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I have it that he started with the 8th. 

I still have some more things to look through of my grandfather’s that I was left to me buy my father recently when he died. There might be more information as I have not yet looked in fine detail. 

 

Thanks again guys.

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13 hours ago, Moonraker said:

I think that Blackdown comprised mostly brick barracks, whereas Steve's photograph shows the typical army hut built during the Great War. It could be, of course, that extra accommodation was built during the war.


I suppose it’s possible that he went from 3/8th at Blackdown to 2/8th at Sutton Veny before they embarked for France where they merged with the remnants of 1/8th.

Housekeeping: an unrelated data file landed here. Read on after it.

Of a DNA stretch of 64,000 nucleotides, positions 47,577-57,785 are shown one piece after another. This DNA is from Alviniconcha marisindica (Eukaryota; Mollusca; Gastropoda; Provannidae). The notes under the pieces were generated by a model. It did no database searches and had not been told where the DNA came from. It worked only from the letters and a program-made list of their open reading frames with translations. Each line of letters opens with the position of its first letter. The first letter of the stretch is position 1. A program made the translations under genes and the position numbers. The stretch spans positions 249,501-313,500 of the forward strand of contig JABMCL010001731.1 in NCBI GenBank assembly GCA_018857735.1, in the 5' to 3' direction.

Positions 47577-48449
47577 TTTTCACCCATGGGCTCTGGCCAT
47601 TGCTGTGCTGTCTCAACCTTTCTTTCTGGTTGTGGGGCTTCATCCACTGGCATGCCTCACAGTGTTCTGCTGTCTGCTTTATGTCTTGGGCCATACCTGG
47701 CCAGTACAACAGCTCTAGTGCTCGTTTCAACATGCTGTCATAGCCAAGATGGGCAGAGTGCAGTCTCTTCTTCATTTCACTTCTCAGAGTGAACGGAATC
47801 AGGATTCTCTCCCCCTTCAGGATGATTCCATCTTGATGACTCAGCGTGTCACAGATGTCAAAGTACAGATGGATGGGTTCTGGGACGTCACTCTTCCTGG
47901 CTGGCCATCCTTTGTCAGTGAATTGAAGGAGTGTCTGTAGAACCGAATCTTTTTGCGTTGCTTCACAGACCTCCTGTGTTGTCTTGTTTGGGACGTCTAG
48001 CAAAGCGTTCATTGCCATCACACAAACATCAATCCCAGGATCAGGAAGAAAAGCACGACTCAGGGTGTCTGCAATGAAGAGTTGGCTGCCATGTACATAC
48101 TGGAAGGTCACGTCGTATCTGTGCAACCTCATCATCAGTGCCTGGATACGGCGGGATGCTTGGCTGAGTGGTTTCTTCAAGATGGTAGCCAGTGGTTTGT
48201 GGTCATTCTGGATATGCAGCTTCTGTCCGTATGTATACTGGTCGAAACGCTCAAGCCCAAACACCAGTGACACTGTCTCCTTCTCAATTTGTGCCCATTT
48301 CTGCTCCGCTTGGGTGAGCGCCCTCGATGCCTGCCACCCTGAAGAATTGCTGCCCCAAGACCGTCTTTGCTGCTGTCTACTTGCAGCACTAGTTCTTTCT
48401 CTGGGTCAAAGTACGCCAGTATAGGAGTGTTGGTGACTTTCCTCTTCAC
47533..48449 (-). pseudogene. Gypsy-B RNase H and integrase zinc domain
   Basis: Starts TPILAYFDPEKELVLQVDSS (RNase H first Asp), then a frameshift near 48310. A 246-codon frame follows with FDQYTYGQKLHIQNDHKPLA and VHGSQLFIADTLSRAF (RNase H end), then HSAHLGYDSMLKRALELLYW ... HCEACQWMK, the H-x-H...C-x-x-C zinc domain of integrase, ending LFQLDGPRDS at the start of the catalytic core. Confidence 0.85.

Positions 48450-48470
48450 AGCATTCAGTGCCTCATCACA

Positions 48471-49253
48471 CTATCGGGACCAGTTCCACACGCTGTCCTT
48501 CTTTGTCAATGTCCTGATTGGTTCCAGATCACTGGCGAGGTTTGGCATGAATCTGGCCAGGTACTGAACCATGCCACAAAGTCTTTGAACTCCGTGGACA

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I've just found a letter to his mother saying how to visit him at the John Radcliff Hospital, Oxford. 

 

You probable all ready know about him but. I also found a note written by my father saying about Hugh Owen Thomas who was the inventor of the "Thomas leg splint," and then used by his nephew, Robert Jones in ww1.  Until then Broken femurs caused by shot or shell had an 80% death rate, with about 50% dyeing on transit to the field hospital.   So if not for him thousands of lives would have been lost , including my grandfather and therefore also my existence.

 

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The John Radcliffe was a part of the 3rd Southern General Hospital and staffed by the Territorial Force nursing staff along with VADs.   Other ranks were treated in the Radcliffe infirmary and officers in Somerville Cottage.  See: http://www.oxfordhistory.org.uk/war/military_hospitals/

Edited by FROGSMILE